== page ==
Men clothing

Women clothing

Modern Rattanakosin

From the 1860s onward, Thai royals "selectively adopted Victorian corporeal and sartorial etiquette to fashion modern personas that were publicized domestically and internationally by means of mechanically reproduced images."[12] Stitched clothing, including court attire and ceremonial uniforms, were invented during the reign of King Chulalongkorn.[12] Western forms of dress became popular among urbanites in Bangkok during this time period.[12] During the early 1900s, King Vajiravudh launched a campaign to encourage Thai women to wear long hair instead of traditional short hair, and to wear pha sinh (ผ้าซิ่น), a tubular skirt, instead of the chong kraben (โจงกระเบน), a cloth wrap.[13]

Men clothing

Women clothing

Fascist Thailand

On 15 January 1941, Plaek Pibulsonggram issued a Thai cultural mandate to modernize and westernize Thai dress, by deeming long-practiced customs of wearing underpants, wearing no shirt, or wearing a wraparound cloth, as forms of inappropriate public attire.[14]

Contemporary Thai clothing

The formal Thai costume, known in Thai as ชุดไทยพระราชนิยม (RTGSchut thai phra ratcha niyom, literally Thai dress of royal endorsement), includes several sets of dress, designed as the Thai national costume in formal occasions. Although described and intended for use as national costume, they are of relatively modern origins, having been conceived in the second half of the 20th century.

See also


  1. ^ Silahorm, kanokporn, kanhittha et al (2007),Thai Costume(In thai).
  2. ^ Bangkok studio. History of Thai Traditional Clothes(In thai).
  3. ^ Hanisah (November, 2007)(In thai).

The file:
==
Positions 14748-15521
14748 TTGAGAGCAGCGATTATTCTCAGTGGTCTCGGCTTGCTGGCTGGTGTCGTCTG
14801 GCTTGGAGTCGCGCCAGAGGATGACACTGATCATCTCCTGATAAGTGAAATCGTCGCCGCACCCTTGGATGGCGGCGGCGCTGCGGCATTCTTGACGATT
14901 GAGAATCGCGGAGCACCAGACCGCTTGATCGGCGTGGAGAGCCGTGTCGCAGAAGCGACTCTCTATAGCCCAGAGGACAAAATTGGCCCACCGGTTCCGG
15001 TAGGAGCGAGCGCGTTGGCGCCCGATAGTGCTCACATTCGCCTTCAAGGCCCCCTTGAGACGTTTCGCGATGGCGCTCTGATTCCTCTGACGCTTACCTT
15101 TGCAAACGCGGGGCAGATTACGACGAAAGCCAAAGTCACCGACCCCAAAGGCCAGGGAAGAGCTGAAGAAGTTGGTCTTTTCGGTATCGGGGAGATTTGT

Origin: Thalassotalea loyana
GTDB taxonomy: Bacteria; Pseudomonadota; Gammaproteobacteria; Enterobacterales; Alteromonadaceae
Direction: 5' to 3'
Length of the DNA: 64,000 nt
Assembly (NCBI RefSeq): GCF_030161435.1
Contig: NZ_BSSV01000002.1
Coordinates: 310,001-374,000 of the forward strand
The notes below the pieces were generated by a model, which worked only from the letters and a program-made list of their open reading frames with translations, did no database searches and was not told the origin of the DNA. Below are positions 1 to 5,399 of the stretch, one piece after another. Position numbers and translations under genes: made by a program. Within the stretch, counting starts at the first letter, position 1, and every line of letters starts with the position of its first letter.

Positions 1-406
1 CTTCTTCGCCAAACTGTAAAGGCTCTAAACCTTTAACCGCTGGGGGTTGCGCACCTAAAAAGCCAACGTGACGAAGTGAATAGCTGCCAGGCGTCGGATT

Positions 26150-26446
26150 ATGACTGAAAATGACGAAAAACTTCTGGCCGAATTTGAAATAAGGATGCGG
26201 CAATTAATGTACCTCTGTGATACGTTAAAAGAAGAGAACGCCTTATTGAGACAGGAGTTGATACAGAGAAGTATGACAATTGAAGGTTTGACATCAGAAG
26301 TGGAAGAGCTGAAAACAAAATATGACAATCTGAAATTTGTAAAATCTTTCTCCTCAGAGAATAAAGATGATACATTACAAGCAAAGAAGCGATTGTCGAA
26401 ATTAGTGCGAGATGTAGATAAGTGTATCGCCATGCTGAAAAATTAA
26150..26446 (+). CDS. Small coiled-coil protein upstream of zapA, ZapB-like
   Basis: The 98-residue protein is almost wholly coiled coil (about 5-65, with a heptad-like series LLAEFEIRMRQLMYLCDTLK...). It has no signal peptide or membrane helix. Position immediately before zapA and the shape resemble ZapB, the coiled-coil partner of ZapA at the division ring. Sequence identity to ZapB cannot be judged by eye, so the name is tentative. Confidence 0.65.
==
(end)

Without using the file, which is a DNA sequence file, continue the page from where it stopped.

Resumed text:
4. ^ Bangkok studio. Tavaravadee Clothes(In thai).
  5. ^ a b baanjomyut.com (august, 2001)(In thai)
  6. ^ Ohm Ratchavej (2000)The Thai History. Amarin(In thai)
  7. ^ Chayada (2009),thaigoodview.com(In thai)
  8. ^ Thailand Knowledge Center (March 2012),The costume of Ayutthaya(In thai)
  9. ^ a b Terwiel, Barend Jan (2007). "The Body and Sexuality in Siam: A First Exploration in Early Sources" (PDF). Manusya: Journal of Humanities (14): 42–55.
  10. ^ Mayusoh, Chanoknart (2014). "Formal Thai National Costume in the Reign of King Bhumibol Adulyadej". International Journal of Social, Behavioral, Educational, Economic, Business and Industrial Engineering. World Academy of Science, Engineering and Technology.
  11. ^ Jotisalikorn, Chami (2013). Thailand's Luxury Spas: Pampering Yourself in Paradise (in cj). Tuttle Publishing. p. 183.CS1 maint: Unrecognized language (link)
  12. ^ a b c d Peleggi, Maurizio (2010). Mina Roces, ed. The Politics of Dress in Asia and the Americas. Sussex Academic Press. ISBN 9781845193997.
  13. ^ Sarutta (10 September 2002). "Women's Status in Thai Society". Thaiways Magazine. Retrieved 7 November 2016.
  14. ^ The Royal Gazette, Vol. 58, Page 113. January 21, B.E. 2484 (C.E. 1941). Retrieved on June 4, 2010.

External links

  • "http://personal.swu.ac.th/students/fa501010137/index2.htm". Postjung.com. Retrieved 2012-07-21. External link in |title= (help)
  • "ถ่ายภาพชุดไทย ภาพโบราณ แต่งชุดไทย ถ่ายภาพ ล้านนา ทวารวดี อยุธยา รัตนโกสินทร์". Bangkokstudiothai.com. Retrieved 2012-07-21.
  • teenee.com. "การแต่งกายของสตรีไทยตามประวัติศาสตร์โบราณคดีจนถึงปัจจุบัน : อาหารสมอง". Variety.teenee.com. Retrieved 2012-07-21.
  • "การแต่งกายสมัยอยุธยา (พ.ศ. 1893 ถึง พ.ศ. 2310)". Baanjomyut.com. Retrieved 2012-07-21.